Do’s and Dont’s With Crested Geckos


by Simon Griffiths


Over the years I’ve owned a Crested Gecko. Owning a Crested Gecko has enabled me to experience various trends emerging, where individuals have not only been devising novel means to make their geckos appear attractive or aesthetic, but have also been trying to undertake things that they perceive to be fun with their Crested Geckos. While highlighting these trends, this article categorizes what to avoid and what you can do with your Crested Gecko. 


Do’s and Dont’s With Crested Geckos

1. Positioning your Crested Gecko for picture taking.

For the reptile, it is stressful to pose your pet (Crested Gecko)as this involves several movements that can lead your gecko to drop its tail. From this example, you can notice that the gecko has put its eyelashes to face downwards, rather than looking upright. Certainly, the gecko was brought from its habitat to pose for a picture during the day, while it was supposed to be asleep.

It was positioned in an awkward and uncomfortable position by the owner so that he or she would have a beautiful picture, yet the gecko is seen trying to close its eyes. The stress caused to the pet would provoke it, prompting it to shed off its tail.

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2. Having your gecko go swimming.

Eventually, your Crested Geckos will try to avoid taking any unnecessary dip in the water, despite Cresties emanating from an island surrounded by water. When you put your gecko in a sink full of cold water, it will swim to the side , finding its way out, which causes it unneeded stress and shock. Notably, a gecko can swim but it is not wise to let them into it.

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3. Not providing a strong hanging place for your crestie

Putting your gecko to mount on a ridiculously tiny material, such as a hoodie string, then observing how it moves.

Crested geckos are accustomed to jumping into huge leaves and thick branches. Less space to mount brings them agitation and stress as they work their way toward a safer place, which is your body.

3. Letting your crestie outside.

When you put it outside, you encourage it to explore new hiding places, such that even after taking it inside it will still look for ways of leaving its habitat towards the newfound hiding areas.

Several plants we encounter in our daily lives are toxic or dangerous for Crested Geckos, the reason why bioactive arrangements require a broad range of plants. The view of a gecko sitted by a branch alongside some flowers is fascinating. However, your gecko will still be stressed by the huge environment you expose it to. Such is the view of a gecko that is let out in the flowers: 

4. Excessive feeding

Excess feeding your gecko so that it appears to be slightly overweight. A slightly overfed gecko will appear pretty. A plumper gecko weighing around 60-70 grams is good-looking. However, an overfed gecko becomes both lazy and exposed to serious health issues. Here is an overfed crested gecko:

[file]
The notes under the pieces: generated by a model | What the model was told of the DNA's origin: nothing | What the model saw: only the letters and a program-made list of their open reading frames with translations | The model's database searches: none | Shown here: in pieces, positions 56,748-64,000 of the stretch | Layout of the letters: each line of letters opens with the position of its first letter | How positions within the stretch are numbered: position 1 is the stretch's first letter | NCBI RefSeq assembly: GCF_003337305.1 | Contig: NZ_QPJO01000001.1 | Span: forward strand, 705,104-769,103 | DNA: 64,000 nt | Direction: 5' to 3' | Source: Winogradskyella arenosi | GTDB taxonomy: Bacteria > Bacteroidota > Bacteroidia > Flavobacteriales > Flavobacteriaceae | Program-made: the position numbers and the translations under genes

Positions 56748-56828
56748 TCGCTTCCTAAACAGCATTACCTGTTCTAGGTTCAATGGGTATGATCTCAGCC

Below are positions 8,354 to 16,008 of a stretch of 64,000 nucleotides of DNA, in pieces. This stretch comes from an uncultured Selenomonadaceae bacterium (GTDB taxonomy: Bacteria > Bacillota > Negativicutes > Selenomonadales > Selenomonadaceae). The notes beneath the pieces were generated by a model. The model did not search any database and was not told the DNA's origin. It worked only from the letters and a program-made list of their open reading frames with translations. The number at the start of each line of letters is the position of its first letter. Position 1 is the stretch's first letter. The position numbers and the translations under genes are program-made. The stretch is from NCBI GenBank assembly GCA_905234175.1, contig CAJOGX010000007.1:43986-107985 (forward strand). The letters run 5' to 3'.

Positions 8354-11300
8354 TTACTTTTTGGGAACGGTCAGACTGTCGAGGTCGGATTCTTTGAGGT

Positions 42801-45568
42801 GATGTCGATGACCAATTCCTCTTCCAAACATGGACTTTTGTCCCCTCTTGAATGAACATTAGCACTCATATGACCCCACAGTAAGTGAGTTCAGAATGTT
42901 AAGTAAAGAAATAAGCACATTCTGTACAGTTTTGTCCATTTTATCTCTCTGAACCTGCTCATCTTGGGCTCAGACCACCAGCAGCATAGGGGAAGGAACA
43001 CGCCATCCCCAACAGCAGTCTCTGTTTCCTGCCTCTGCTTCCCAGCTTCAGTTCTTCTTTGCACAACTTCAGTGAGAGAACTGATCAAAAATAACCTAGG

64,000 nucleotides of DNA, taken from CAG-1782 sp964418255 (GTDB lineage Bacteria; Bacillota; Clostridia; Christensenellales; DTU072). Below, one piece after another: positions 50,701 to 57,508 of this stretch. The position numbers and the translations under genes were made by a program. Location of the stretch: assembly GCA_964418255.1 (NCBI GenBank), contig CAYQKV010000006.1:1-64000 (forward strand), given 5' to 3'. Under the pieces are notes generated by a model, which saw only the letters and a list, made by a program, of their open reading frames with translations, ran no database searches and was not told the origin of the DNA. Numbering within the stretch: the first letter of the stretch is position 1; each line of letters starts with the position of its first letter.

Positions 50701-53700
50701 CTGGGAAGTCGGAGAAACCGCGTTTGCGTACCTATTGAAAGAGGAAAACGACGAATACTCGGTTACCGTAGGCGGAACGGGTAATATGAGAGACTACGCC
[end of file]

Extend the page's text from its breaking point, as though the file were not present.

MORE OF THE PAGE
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5. Placing your gecko upside down

Placing your gecko upside, while on your hand, as you watch it struggle in maintaining its grip. With its great muscles and sticky feet, your crestie can maintain its grip on a lot of materials, including your hands. They possess sharp claws such that in case they are unable to maintain this grip, they may hurt you by tearing your flesh. Further, if the crestie accidentally falls, it could get injured leading to stress afterwards.

What You Can Do

1. Play with it

Be its “huge tree” to mount onto. You do this by wearing clothes appearing to be restful to the Crestie’s feet so that it will mount on you with ease. Your crestie will find it fancy if you enable it to walk using your hands, especially if it becomes familiar with you.

2. Feed your crestie occasionally with your hands. 

That is particularly recommendable if you want to familiarize with your gecko. Always be calm and use your voice in a peaceful but recognizable tone. Later, you will realize that it has become used to you and will have stopped the tendency to jump away from you. Also, stressful behavior like putting on a pancake boy or heavy breathing will fade away. at that time, you will have a nice time with your pet as it eats its food.

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3. Gently pat the head of your Crestie from time to time.

Normally, Crested Geckos don’t like their bodies being touched. They are lonely and not usually social creatures. Crested Geckos, however, enjoy a very gentle head pat. You will have a very happy gecko, if you normalize stroking it just after its eyes downwards to the area their crest starts becoming their backs.

3. Watch the behavior at night-time as they are in their tank.

Since your Crested Gecko is fully active at night, sounds of it bouncing inside the tanks and the movement on the leaves can be heard. You can set a camera in its tank as you enjoy watching from elsewhere.

4. Diet change.

Circulating Watermelon Pangea and Apricot in two days provides a great food change for my gecko. Sometimes she enjoys waxworms, reducing any chance of her getting bored.

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Wrapping Up 

If you are a beginner, this list will be resourceful especially if you are curious about your new pet’s behavior. Moreover, I am certain even long-time crestie owners will find it insightful. All the best as you provide a happy stress-free life for your Crestie!

Simon Griffiths

Hi guys, my name is Simon, a fellow pet lover. I love everything about traditional and exotic pets so I am here to help you create a better home for your pets.